Henry Rollins says being inspired by Jim Morrison's rage at the age of just seven set him on his way to being a lifelong fan of The Doors.
The Black Flag hero was at the Classic Rock Roll Of Honour gala event in Los Angeles this week to present the Inspiration award to The Doors and he says Morrison was the first singer he ever heard who came across as genuinely angry.
As an impressionable seven-year-old, Rollins lapped it up.
He tells Nicky Horne on the Classic Rock Magazine Show: “I remember my mother bought the first Doors record and I said, ‘A band called The Doors.’ I thought it was funny, until I heard the record.
“I’m like six or seven years of age, so a lot of it’s flying right over my head, but it’s the first person that I could remember singing and being angry. And being loud – and not being loud in a funny way, like Sam The Sham singing Woolly Bully, where he’s just acting out.
“Morrison’s furious. When you hear Break On Through, the lyric, he’s basically saying, ‘You look good to me, but you’re holding me down, I’m out of here.’ That’s heavy, and the way he’s screaming, for a little kid it’s kind of terrifying.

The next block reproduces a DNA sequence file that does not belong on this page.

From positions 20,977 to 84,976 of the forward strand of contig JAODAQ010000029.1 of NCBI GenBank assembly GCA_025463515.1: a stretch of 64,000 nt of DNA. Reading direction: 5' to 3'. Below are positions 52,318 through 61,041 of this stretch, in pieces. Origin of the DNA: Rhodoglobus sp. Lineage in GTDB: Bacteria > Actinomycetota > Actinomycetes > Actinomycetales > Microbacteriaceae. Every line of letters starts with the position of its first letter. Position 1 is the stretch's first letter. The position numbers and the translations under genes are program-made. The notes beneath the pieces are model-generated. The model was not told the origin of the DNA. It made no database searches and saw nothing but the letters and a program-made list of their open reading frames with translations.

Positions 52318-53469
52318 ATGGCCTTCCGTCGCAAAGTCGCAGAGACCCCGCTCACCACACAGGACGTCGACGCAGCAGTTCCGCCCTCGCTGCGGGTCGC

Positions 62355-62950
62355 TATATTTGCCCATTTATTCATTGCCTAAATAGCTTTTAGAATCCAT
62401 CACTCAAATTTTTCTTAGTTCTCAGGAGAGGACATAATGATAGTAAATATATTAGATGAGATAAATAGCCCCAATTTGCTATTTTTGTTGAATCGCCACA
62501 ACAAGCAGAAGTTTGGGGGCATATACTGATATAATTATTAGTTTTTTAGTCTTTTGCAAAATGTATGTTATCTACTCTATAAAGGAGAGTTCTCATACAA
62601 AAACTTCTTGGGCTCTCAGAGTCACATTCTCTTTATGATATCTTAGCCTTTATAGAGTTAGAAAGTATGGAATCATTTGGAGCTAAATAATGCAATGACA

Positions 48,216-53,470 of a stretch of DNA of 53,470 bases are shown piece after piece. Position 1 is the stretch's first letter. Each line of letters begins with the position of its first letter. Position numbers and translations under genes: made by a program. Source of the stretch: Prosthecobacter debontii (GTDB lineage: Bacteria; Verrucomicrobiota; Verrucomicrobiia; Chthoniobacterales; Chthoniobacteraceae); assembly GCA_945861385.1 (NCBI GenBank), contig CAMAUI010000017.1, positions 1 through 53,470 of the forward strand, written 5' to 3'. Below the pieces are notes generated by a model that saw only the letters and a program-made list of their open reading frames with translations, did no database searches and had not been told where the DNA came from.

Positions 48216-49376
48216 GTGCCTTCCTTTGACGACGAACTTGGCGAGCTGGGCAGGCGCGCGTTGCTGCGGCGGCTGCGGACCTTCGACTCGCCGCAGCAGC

“Me and the babysitter would sing Doors songs and so The Doors became part of my listening as a young person. Then when I got older, as a young late teenager, early 20-something guy, you hear The Doors in a totally different way.
“You hear the poetry, you hear the power of the lyric and then you find out he read Arthur Rimbaud, so you got to go get Arthur Rimbaud’s writing, and that’s monumental. That he was into Antonin Artaud, you read that stuff which is really far out and you become even more inspired.”
As Black Flag went from underground hardcore act to cult heroes, Rollins bumped into members of The Doors and was struck by how warm they were, especially keyboard player Ray Manzarek.
He adds: “He was very hip, he was very aware of what was going on in music, he was very interested in the fact that I was in Black Flag, and what we were doing.
“Having a slightly human relationship with The Doors, shaking those hands on and off through the years has really humanised them and tonight I get to say thank you on stage, so I leapt at the opportunity.”